As executives, lobbyists, bureaucrats, and NGO workers scarfed ‘heaping platters of jumbo shrimp, lamb chops and crab-stuffed mushrooms… at the food aid conference organized by the Department of Agriculture and the Agency for International Development’ in Kansas City last Tuesday, according to Celia W. Dugger in today’s NY Times, an estimated 850 million people around the world were starving. Actually, the Millennium Development Goals site reckons that it was 823.1 million in 2002, the latest date that they have data for, so we can be reasonably sure that it’s much more than that five years down the track. Over a quarter of them were in that well known powerhouse of capitalist development, the posterchild of Thomas L Friedman and the Eustonites,
Charles Worledge, who works for the Long Island-based Sealift Inc., a major shipper of American food to the hungry, offered an insight essential to understanding the politics of food aid.
“I thought this was a charity,” he explained during the party, for which another shipping company played host. “It’s not. It’s a business.”
This will come as no surprise to anyone who’s paid any attention to aid in general and food aid in particular. It virtually goes without saying that most of the money going into food aid is specifically earmarked for purposes other than feeding hungry people.
A Government Accountability Office report released on the eve of this conference described in stark detail a system rife with inefficiencies: the amount of food shipped over the past five years has fallen by half as shipping and other logistical costs have soared. Only a little more than a third of federal food aid spending actually buys food. [my emphasis]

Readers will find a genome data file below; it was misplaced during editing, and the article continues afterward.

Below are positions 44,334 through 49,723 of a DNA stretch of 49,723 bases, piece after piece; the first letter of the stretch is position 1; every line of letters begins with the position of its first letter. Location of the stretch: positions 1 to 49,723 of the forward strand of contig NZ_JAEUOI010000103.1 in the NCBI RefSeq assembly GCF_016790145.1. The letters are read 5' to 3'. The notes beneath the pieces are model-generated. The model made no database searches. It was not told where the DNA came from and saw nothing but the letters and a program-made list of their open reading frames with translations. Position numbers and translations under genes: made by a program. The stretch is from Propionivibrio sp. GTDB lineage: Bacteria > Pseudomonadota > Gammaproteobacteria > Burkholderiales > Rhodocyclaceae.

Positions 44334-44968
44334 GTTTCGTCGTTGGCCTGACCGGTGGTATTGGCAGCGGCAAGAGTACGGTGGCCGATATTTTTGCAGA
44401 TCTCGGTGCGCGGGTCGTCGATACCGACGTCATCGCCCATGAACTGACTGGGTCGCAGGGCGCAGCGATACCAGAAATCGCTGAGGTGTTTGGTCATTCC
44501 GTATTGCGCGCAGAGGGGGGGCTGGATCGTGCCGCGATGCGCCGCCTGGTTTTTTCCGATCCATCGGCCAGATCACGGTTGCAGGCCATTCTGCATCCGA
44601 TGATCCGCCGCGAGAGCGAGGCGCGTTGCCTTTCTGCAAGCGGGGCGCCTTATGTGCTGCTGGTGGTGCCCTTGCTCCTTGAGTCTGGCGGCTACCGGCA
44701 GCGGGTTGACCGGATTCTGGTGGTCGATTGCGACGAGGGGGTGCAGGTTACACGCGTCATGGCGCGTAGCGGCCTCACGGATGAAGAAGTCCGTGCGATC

And in line with Worledge’s insight, we needn’t look far for the motivation.
Early in the 1950s, the government was the farmer’s buyer of last resort when commodity prices fell, and as a result it sat on mountains of grain. Public Law 480 and the Food for Peace program, adopted in 1954, provided a way to dispose of the surplus grain, which was costly to store, and at the same time feed the world’s hungry people. The law mandated that food for the program be grown domestically.
It was the storage costs that motivated this generosity, and, as a distant second, the desire to appear generous.
Over the years,…the requirement that it be grown in the
some in Congress, as well as lobbyists for interest groups that benefit from food aid, warn that untying aid from requirements that the food be grown in
“Are we committed to eradicating hunger because it’s feasible, not terribly expensive and our moral obligation as the richest society in human history?” asked Christopher B. Barrett, a
But ‘Some researchers and advocates say it is time to rethink the American approach to fighting world hunger’.
It would be rude for researchers and advocates to point out that the
that the Bush administration pushed for a fundamental change in food aid that would have diminished profits to domestic agribusiness and shipping companies. It proposed allowing a quarter of the Food for Peace budget to be used to buy food in poor countries near hunger crises, rather than buying only American-grown food that had to be shipped across oceans… such a policy would speed delivery, improve efficiency and save many lives.
Now what kind of thing is that for George W Bush to be advocating. Surely his job as leader of the free world is to administer the
‘Congress in each of the past two years killed the proposal, which was opposed by agribusiness and shipping interests who stood to lose business’. Opponents of the proposal ‘warn that cash sent to poor countries can be misused or stolen, and that a mismanaged program to buy food in poor countries could drive up food prices’. But that can’t be why the Bush administration is ‘pushing’ for this – just to drive up third world food prices? It’s got to be because he wants to keep the corn for ethnol.